Experiential Marketing Impact

How Experiential Benchmarks Drive Higher Performing Experiential Marketing

http://sargeantstudios.net/?paged=29 Using Experiential Impact Benchmarks to Develop Stronger Activation Strategies and Better Venue Selection

Video Length: 2 minutes 53 seconds

Firstly, marketing is about change. And in this use case, we’re going to look at how you can use experiential impact benchmarks to predict where, how, when, and by how much your campaign will change consumer intention to buy the product you’re promoting.



Calculate and Value Five Types of Experiential Impressions

This tool has been designed to assist with the value calculation for five impression types: Mobile Impressions, Event Impressions, Viral Word-of-Mouth, Organic Media, and Paid Media.


Frequently Asked Questions

What is a Typical Venue Selection Effort Like in Experiential Marketing?

For example, are consumers more likely to buy a household product after an engagement at an athletic event, fair/ festival, or retail activation? Let’s say you want to recommend a sponsorship heavy activation next year and edge away from retail, but you don’t know which way to go; should you suggest athletic events or fair/ festival activations. Maybe the brand team disagrees and wants to stick with retail.

Experiential Benchmarks: Household Product Purchase Behavior at Athletic Events

PortMA’s Experiential Marketing Benchmarks database has 1,868 exit interviews from consumers who engaged with a footprint promoting a household product at an athletics event. Here we see that the typical purchase intent for household products being promoted at athletic events was 26%. Or just over one-fourth of consumers reported that they planned to buy the product after their experiential engagement for this industry and at this venue type.

Experiential Benchmarks: Household Product Purchase Behavior at Fairs and Festivals

PortMA’s Experiential Marketing Benchmarks database has 721 exit interviews from consumers who engaged with a footprint promoting a household product at fair/ festival activations. These sponsorship events tend to post a purchase intent more than twice as high at 63%.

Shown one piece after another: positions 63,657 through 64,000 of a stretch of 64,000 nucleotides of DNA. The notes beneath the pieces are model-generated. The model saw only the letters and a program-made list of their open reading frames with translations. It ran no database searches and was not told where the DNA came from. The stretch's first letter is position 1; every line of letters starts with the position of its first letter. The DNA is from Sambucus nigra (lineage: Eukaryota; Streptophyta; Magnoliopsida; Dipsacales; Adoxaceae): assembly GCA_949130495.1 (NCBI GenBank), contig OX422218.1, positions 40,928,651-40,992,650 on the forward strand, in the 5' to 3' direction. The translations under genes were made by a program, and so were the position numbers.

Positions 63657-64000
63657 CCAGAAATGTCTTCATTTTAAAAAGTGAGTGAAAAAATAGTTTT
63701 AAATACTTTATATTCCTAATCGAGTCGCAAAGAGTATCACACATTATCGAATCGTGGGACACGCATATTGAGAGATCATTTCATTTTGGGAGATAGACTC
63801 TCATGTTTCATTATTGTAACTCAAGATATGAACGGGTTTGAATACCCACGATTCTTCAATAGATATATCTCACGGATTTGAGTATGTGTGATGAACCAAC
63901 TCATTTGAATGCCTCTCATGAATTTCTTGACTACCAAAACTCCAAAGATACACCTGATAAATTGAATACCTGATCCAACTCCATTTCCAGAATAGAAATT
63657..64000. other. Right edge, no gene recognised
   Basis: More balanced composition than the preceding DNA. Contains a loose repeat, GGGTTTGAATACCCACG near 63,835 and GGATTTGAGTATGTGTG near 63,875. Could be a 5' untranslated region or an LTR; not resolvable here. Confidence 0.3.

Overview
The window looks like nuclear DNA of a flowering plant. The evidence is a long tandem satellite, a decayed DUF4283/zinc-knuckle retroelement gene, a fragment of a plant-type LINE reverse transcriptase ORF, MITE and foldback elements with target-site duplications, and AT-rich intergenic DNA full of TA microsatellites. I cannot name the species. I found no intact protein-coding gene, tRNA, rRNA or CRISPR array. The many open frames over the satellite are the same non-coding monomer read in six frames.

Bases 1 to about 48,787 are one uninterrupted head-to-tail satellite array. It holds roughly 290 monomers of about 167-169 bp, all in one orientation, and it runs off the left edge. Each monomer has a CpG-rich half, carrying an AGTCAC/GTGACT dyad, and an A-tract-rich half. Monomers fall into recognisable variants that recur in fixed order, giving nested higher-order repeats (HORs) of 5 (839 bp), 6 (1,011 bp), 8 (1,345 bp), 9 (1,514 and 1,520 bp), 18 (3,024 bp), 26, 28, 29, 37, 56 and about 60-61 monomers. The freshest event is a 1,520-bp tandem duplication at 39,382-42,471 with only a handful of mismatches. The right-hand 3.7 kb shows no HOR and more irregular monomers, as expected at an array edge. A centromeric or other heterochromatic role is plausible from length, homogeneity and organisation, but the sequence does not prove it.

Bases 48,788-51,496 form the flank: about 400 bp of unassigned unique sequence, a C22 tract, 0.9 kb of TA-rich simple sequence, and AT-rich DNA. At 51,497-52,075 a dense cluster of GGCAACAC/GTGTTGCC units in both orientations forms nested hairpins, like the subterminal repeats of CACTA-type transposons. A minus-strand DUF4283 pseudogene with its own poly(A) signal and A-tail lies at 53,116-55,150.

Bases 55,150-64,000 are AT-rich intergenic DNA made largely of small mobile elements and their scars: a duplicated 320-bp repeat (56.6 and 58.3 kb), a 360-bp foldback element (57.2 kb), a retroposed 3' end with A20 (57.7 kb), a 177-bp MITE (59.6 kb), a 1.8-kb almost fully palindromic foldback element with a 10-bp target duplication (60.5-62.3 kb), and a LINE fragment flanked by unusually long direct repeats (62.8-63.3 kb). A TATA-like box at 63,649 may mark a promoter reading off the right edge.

Experiential Benchmarks: Household Product Purchase Behavior at Retail Activations

PortMA’s Experiential Marketing Benchmarks database has 9,449 exit interviews from consumers who engaged with a footprint promoting a household product at retail activations. Purchase intent at retail for this category trended at 48%.


Video Transcripts – Experiential Impact Benchmarks

Estimated reading time: 6 minutes

Above all, marketing is about change. And in this use case, we’re going to look at how you can use experiential benchmarks to predict where, how, when, and by how much your campaign will change consumer intention to buy the product you’re promoting.

00:32 Venue Selection Scenario

For example, are consumers more likely to buy a household product after an engagement at an athletic event, fair/ festival, or retail activation? Let’s say you want to recommend a sponsorship heavy activation next year and edge away from retail, but you don’t know which way to go; should you suggest athletic events or fair/ festival activations. On the other hand, maybe the brand team disagrees and wants to stick with retail.

As a result, this is where PortMA’s benchmarks come in. Every syndicated report and experiential BI Dashboard deployment comes with detailed consumer impact benchmarks based on hundreds of thousands of onsite, in-person consumer exit interviews. Further, we can segment this data by venue type to see if consumers behave and respond differently by where the activation took place.

To do this, we’re going to segment the consumer impact data, in this case, “Purchase Intent,” by three-venue segments, “Athletic Events,” “Sponsorships,” and “Retail Activations” to see if we can answer the question of where consumers are most likely to buy after an activation.

01:29 Experiential Benchmarks – Athletic Events vs Fair/ Festivals vs Retail

Firstly, let’s start with Athletic Events. Here we see that the typical purchase intent for household products being promoted at athletic events was 26%. Moreover, just over one-fourth of consumers reported that they planned to buy the product after their experiential engagement for this industry and at this venue type. The same industry category at fair/ festival activations tended to post a purchase intent more than twice as high at 63%. And retail activations were strong but a little bit lower at 48% purchase intention.

01:58 Interpretation of Venue Benchmarks for Stronger Venue Selection

Finally, what can we conclude? What can we learn from the variability of purchase intent by venue within this product category? It appears as if the brand team is partially right. If you focused on athletic events, past data indicates you might see an impact 22 points lower (almost half) than what you’d expect from retail. However, if you focused your sponsorship plan on fairs and festivals, you could see a 31% lift over retail or up 15 points.

The path is clear. There is a clear argument for sponsorship activations next year to focus more on fairs and festivals and less on athletic events. Maybe test an athletic event or two but don’t put the majority of your spending in that bucket. There are better returns to be had for the brand elsewhere.


Browse PortMA’s Report Library